We can only go forwards

I was talking to my partner the other day about how unlikely it would be for us to have children, and the tremendous sacrifices it would take on both our parts to raise a happy, well-adjusted child. One thing that kept coming up was the extreme difficulty it would be to raise a child away from screens and algorithmic content, when both of us are hopeless addicts ourselves. To us, and I think to most people, it’s a given that providing children with access to screens would be severely unhealthy for their developing brains, in some unique way. And that if you can raise a kid into their early teens without too much exposure to screens, your job is done.

But recently, I’ve been reading some stuff that challenges the “unique” bit, which really upsets this whole entire narrative.

Before the internet we had television sets. They came in the 50s and proliferated in our homes and by the 90s the average American was spending 6 hours a day in front of their sets. Descriptions of television and the culture around it at this time paints a fascinating picture that is very similar to how we think of internet culture today – cynical, ironic, self-referential to the point of blindness to the real, hyperreal.

pov: David Foster Wallace tells you to touch grass (1990)

It’s honestly kind of weird that I forgot about this, considering how much anti-tv stuff was drilled into me throughout elementary school. People were banging on about this a lot back in the day! But maybe it’s not that weird, since it’s been like 12 years since the first iPhone was released and then the internet sort of ate the world.

What does it mean to say that the irony poisoning isn’t new? That we’re three generations removed from a culture untouched by screens and mass media?

I think, first and foremost, it means that there’s no pure world, no strongtime that we can return to by logging off and touching grass. Not any longer.

It also means that every aspect of our lives and culture have been shaped by it. Depriving a child of a tablet might be in some ways akin to not teaching them how to read. I’m honestly not sure if there’s any real way of opting out of this culture, besides joining the Amish. If you’re not down for a life of churning butter and sexual repression, the only way forward is to make new theory and new strategies for the new world that we live in.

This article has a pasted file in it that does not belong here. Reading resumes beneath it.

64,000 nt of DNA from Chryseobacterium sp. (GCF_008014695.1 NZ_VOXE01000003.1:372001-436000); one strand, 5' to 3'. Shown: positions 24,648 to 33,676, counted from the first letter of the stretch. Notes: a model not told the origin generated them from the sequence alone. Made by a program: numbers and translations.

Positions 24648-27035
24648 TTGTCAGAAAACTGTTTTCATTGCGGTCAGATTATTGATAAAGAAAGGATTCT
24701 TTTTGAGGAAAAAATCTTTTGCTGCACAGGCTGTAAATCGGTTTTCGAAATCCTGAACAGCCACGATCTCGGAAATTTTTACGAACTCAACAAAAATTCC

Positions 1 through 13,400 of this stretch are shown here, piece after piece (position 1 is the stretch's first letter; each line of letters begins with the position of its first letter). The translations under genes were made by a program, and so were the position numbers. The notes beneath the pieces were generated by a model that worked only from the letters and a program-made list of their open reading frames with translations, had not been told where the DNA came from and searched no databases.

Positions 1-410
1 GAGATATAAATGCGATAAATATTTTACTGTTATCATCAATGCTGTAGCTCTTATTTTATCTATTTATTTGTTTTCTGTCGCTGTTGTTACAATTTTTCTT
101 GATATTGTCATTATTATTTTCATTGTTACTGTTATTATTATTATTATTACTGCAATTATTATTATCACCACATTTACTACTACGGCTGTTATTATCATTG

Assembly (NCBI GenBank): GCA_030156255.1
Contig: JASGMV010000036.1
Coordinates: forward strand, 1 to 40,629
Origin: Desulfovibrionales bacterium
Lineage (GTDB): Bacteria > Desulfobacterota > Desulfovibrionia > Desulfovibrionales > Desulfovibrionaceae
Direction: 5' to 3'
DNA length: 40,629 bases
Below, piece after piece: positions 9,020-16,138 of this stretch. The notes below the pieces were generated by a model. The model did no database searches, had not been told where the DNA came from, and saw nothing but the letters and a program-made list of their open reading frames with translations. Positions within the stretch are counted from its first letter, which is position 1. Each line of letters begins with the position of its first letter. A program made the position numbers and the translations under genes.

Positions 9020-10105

So this brings me to this recent piece that I can’t stop thinking about: Michael Cuenco’s “America’s New Post-Literate Epistemology” for Palladium Mag.

I think it’s a super insightful piece, that also doubles as a great survey of the media studies field, which first established in the 70s to critique television culture. I tried to find an excerpt but it’s such a weird, expansive piece that it’s really not possible. So instead here’s a brief summary of one section:

Modern humans interact with content by way of a never ending stream of articles, takes, and countertakes. Issues never feel solved, they only disappear from the timeline due to waning interest in due time. Reflecting this, there’s now a societal disinterest in reaching any sort of closure, and maybe even the feeling that the desire to have closure is somehow juvenile or naive. We should categorize this type of media interaction as having something closer to an oral nature rather than a literate one because of a lack of clear sequence, structure, or hierarchy in the information.

In oral structures, when we interact with new content, we can form associations between them and older stuff that we’ve seen pretty easily, but it’s much more difficult to form conclusions, to reach definitive endings. In this world it becomes increasingly difficult to think in terms of linearity, in terms of doing something and getting somewhere, to produce programs and manifestos and five-year plans.

Literate—but non-liberal—China has a goal: national rejuvenation by 2049. This is a concrete master plan bounded by a progressive notion of time, with numbered steps and specific metrics, and the planners are concerned with the reshaping of space.

Meanwhile, post-literate America has no long-term goals. Identity-slogans like “Make America Great Again” or “Defund the Police” may sound like goals, but they are in fact what McLuhan called “mythical environments,” which “live beyond time and space” and are therefore untethered to concrete linear action in the physical world. By when exactly is America supposed to be great again? Are there any metrics to help us determine if it is on track to becoming great? How precisely do we defund the police? What happens after?

One important thing to note is that the authors are actually quite ambivalent to this shift, from the literate to the post-literate. Sure, Cuenco seems to say, there’ll be growing pains as we make the switch in our epistemology, but can we really say that we’ll be worse off afterwards?

Of course, being a literate troglodyte in this “post-literate” world, my response to the question is an unequivocal yes. It seems objectively terrible, and what’s worse is how much I recognized my own style of thinking reflected in the description of oral culture, since I’ve been terminally online since I was twelve, and a pretty hopeless tv addict before that.